Pants That Covered My Pain and Brightened My Future
I crave food! I crave food! I crave food all of the time! Whenever my rheumatologist and I discuss a regimen of prednisone, I find an excuse to avoid the drug. This is probably why I have dealt with a bout of pleurisy over the last 6 months. I know pleurisy so well that I diagnosed myself before arriving at the emergency room last month. Pleurisy was the first sign that I had more than migraine headaches as a teen. Any time I cough now, my mom freaks out.
Steroids and hunger
So, over the last 2 months, I have been on a slow taper of prednisone. I started at 60mg and I am now on 10mg. Prednisone - the miracle drug that is the bane of my life with lupus. Most of you can relate to acne, high blood pressure, and mood swings. I have eczema on my legs, I developed stretch marks, and other parts of my skin are thinning. I can’t sleep at night and the cravings make taking this drug a nightmare. Three weeks ago, I ate 4 brownies with vanilla ice cream over a 3-day period, and I don’t even like chocolate or ice cream.
Fluid retention witih lupus
The worst part of prednisone is that it causes fluid retention. Just to educate those who want to tell me and the other lupies just to resist the cravings, our weight exists because of fluid retention. Whether we have cravings or not, our weight will increase. The weight gain was particularly troubling to me as a teen. I did not want to take my shirt off in public because I suffered teases as a child. I avoided the water park or any other event in which I had to be bare-chested. I began to develop breasts and a moon face. I hated looking in the mirror or taking family pictures. The whole experience of taking prednisone for the first time was devastating. That is why I have 2 wardrobes.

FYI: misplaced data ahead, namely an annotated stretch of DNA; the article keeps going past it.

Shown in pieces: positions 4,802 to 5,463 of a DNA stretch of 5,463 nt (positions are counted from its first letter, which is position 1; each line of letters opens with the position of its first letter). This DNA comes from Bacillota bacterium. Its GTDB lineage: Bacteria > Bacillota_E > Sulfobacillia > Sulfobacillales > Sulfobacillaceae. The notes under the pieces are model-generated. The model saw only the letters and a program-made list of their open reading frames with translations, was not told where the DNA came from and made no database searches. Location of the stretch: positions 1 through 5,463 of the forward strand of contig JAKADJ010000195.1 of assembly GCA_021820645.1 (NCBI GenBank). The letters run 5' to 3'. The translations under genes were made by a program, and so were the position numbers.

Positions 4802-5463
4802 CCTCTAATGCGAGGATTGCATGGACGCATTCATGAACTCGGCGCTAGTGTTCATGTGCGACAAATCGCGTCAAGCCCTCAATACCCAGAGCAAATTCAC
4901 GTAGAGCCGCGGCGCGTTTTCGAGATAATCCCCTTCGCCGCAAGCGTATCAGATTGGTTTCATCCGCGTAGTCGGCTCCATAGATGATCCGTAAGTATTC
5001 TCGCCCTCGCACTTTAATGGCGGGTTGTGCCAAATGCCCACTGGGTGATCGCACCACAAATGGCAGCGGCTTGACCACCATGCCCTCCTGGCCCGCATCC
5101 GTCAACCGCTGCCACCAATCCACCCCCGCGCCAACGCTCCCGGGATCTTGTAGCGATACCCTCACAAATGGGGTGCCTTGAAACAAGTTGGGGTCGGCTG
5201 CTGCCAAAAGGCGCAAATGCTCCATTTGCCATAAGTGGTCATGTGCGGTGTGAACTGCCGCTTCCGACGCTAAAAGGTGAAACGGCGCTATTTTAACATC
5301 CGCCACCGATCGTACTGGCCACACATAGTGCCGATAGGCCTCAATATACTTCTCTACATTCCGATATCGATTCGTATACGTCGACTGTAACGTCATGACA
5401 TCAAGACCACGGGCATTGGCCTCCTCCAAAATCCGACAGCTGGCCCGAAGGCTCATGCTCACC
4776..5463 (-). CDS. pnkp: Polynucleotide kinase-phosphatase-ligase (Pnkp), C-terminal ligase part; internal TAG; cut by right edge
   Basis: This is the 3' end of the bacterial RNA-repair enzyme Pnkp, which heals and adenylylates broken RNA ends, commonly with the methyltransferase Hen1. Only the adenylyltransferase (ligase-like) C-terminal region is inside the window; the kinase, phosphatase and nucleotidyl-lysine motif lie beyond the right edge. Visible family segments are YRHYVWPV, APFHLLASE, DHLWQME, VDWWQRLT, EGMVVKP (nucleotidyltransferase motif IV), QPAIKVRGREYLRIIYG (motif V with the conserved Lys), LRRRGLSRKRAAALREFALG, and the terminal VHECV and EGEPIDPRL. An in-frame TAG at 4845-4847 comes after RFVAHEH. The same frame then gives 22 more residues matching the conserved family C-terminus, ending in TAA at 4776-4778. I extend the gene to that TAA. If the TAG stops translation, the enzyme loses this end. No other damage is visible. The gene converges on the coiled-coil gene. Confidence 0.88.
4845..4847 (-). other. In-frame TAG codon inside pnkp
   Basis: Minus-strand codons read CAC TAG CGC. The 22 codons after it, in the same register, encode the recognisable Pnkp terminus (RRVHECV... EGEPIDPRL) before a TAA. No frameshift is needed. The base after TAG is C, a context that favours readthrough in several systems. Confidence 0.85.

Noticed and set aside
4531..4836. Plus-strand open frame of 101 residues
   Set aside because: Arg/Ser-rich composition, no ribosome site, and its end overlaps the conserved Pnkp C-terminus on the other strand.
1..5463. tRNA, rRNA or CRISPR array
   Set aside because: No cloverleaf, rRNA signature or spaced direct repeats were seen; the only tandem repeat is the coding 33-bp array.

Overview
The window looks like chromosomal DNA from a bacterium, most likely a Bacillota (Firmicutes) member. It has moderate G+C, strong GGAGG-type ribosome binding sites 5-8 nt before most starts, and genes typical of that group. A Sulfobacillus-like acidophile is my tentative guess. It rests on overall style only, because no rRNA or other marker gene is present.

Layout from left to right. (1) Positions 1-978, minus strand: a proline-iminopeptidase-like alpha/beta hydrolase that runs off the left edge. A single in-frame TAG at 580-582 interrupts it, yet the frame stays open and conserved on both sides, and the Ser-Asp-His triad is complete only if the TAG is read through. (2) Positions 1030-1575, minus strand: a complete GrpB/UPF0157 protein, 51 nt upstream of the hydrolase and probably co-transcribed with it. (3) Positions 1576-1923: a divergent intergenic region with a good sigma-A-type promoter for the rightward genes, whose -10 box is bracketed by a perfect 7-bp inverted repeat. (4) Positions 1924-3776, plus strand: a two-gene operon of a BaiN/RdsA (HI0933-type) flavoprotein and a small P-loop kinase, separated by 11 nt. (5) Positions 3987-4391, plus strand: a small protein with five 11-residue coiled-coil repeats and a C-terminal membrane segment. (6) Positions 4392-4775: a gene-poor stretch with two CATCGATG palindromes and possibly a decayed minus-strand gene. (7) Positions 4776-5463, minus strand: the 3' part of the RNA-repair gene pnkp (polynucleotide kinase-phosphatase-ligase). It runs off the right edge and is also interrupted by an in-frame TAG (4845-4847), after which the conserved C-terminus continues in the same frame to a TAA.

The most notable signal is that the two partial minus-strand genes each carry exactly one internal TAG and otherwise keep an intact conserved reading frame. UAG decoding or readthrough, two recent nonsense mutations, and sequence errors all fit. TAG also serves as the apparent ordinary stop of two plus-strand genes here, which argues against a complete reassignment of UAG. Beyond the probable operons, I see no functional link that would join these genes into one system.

Skidz pants made me feel good
To help navigate my experience living with lupus, taking prednisone, and gaining weight, the fashion world developed an idea just for me. It was called Skidz. For those of you who are around my age (47), Skidz was the clothing of the teenage generation. Will Smith aka the Fresh Prince wore Skidz on the cover of his album cover and on his television show. The pants were initially meant for young men who liked to skateboard or rollerblade, but the style latched on to both young men and young women. I wore them to school, to the amusement park. I wore them around the house and on vacation. If my mother found a pair of Skidz she would bring them home. It was sort of a gift for having lupus. The pants matched any tee shirt which made getting dressed in the morning quite easy. Kids in school thought I was rich because I had a different pair every week.
Skidz worked well for me as a teen on prednisone because of the way they were made. Skidz were drawstring pants. The pants were a cross between surgical pants and pajama pants. They were loose at both the top and the bottom of each pants leg. They often had a thin lining for comfort and were pretty much one size fits all. The pocket in the rear always had a large yellow skid mark traffic sign on the back of the pant. The pants were always comfortable except during a cool winter breeze. Given the muscle pain that comes with cold weather, I wonder if have the same reaction since their return to the market.
Skidz made me feel good. They were certainly a talking point among people in my school. The pants brought me out of my shell. People in high school paid more attention to me and gave me much more credence. I appreciate these pants because they encouraged me to be vocal about my health. These people allowed me to speak openly about my weight gain and how the steroids were affecting my body. Skidz gave me cause to take pride in myself and pride in my ability to use myself to make a difference. I joined the poetry group which allowed me to express my emotions on paper. I joined the acting group that helped me use my voice. I joined as much as I could in school to allow me to join the world around me.
Did you have the Epstein-Barr virus (EBV) or Mononucleosis (mono) before learning about your lupus diagnosis?